Returning to work after serious illness
Everyone (and I mean everyone) will offer you advice about what to do or not do. You must decide what is right for you. Sometimes returning to work quickly can give you the sense of normality you need to help you get some control back. At other times your body and mind will tell you to wait. Be self-aware and tune into you.
2. Expect sympathy (for a while).
People will genuinely care about you; others may rubberneck in the first instance because your story is more interesting than their own. Just be prepared for people to resume ‘normal operations’ quite quickly – even if your recovery takes years.
3. Find downtime.
No matter how superhuman you are there will be times when you need a quiet, contemplative space. Find where this is for you – a coffee shop, in the office loo’s, a prayer room, somewhere outside – it doesn’t matter! Use it when you need it.
4. Remember your loved ones.
Chances are the people who will suffer most as you return to work will be the people who cared for you most when you were ill. They will worry constantly – check in with them A LOT.
Your life, health and well-being is more important than any job. If you need anything (counselling, reduced hours, more time to complete tasks) then ask (and expect positive support).
If you have to continue medication, therapy, counselling, on-going treatment etc. keep a diary or start adding reminders to your digital devices. From now on ensure you prioritise and do what speeds your recovery.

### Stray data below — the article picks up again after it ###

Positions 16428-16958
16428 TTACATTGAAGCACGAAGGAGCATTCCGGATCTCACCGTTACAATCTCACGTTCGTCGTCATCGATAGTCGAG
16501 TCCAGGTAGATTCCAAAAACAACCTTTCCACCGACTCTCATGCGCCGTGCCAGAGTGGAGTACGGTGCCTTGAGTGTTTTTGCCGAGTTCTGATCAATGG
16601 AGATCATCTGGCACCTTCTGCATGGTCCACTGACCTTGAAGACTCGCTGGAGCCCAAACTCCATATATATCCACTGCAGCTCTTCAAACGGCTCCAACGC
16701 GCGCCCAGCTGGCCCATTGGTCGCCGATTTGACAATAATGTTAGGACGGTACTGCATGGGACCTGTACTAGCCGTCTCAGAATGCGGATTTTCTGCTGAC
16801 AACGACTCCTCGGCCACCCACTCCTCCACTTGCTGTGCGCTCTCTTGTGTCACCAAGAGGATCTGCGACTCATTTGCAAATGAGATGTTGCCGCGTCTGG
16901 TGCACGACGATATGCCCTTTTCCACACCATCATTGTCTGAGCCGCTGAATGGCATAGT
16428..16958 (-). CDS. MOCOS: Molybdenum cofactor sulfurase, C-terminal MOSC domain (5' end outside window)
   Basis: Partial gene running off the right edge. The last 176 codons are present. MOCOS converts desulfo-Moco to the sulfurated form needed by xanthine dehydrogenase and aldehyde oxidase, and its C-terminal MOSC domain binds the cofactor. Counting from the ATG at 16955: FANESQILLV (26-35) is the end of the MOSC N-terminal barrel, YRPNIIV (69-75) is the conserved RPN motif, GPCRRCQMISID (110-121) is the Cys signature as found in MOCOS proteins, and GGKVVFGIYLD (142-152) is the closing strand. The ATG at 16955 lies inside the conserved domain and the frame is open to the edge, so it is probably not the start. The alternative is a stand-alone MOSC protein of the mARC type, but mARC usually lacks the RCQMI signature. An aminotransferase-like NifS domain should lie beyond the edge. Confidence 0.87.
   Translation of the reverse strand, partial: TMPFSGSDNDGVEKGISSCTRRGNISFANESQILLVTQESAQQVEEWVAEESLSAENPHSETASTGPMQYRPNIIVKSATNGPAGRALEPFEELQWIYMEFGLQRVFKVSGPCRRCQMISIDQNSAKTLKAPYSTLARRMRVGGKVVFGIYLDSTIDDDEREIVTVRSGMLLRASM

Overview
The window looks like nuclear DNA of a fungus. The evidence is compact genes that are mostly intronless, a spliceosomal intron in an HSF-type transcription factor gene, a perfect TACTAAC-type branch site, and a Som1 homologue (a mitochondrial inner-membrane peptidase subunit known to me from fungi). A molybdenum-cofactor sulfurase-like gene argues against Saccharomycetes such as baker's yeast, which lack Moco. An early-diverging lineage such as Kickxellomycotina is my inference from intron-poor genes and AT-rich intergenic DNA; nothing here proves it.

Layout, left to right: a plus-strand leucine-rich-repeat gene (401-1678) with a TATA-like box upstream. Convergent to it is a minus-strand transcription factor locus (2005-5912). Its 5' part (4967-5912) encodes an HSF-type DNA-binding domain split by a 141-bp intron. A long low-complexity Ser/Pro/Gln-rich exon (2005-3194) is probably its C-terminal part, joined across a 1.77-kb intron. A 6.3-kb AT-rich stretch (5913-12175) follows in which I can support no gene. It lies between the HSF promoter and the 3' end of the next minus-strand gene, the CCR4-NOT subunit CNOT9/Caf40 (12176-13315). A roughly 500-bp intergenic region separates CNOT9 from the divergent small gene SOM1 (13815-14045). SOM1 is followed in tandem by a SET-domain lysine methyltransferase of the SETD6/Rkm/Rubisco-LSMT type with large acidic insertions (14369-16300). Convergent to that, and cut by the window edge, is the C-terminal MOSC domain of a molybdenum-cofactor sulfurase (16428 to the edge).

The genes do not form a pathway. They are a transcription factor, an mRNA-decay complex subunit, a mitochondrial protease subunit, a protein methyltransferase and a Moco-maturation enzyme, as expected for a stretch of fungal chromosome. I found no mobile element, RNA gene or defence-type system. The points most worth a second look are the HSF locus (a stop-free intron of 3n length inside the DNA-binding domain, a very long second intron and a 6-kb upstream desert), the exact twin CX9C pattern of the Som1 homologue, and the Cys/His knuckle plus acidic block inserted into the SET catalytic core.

2. Visualise and be mindful.
Once or twice a day spend 15 minutes alone visualising or being mindful about something that really makes you smile. It has a powerful impact, helping you positively wire (or re-wire) your thinking.
3. Live well.
Unless there are medical reasons why you can’t, eat clean healthy stuff, hydrate and try to sleep well. Give your body and mind time to heal. If you find yourself eating junk food on the go, chances are you are compromising your recovery. Make one small change from today and work from there.
4. Find a buddy.
From today find someone you can talk to when things are tough. It could be your manager or a colleague. Equally it could be a first aider, the company doctor, or someone’s personal assistant. Don’t handle things alone if you don’t need to.
5. Use your ‘Energyometer’.
Each day give yourself a rating out of 10 for your energy and bounce. Keep a track over the weeks and months and look for triggers when your energy starts to dip and the tank starts to drain.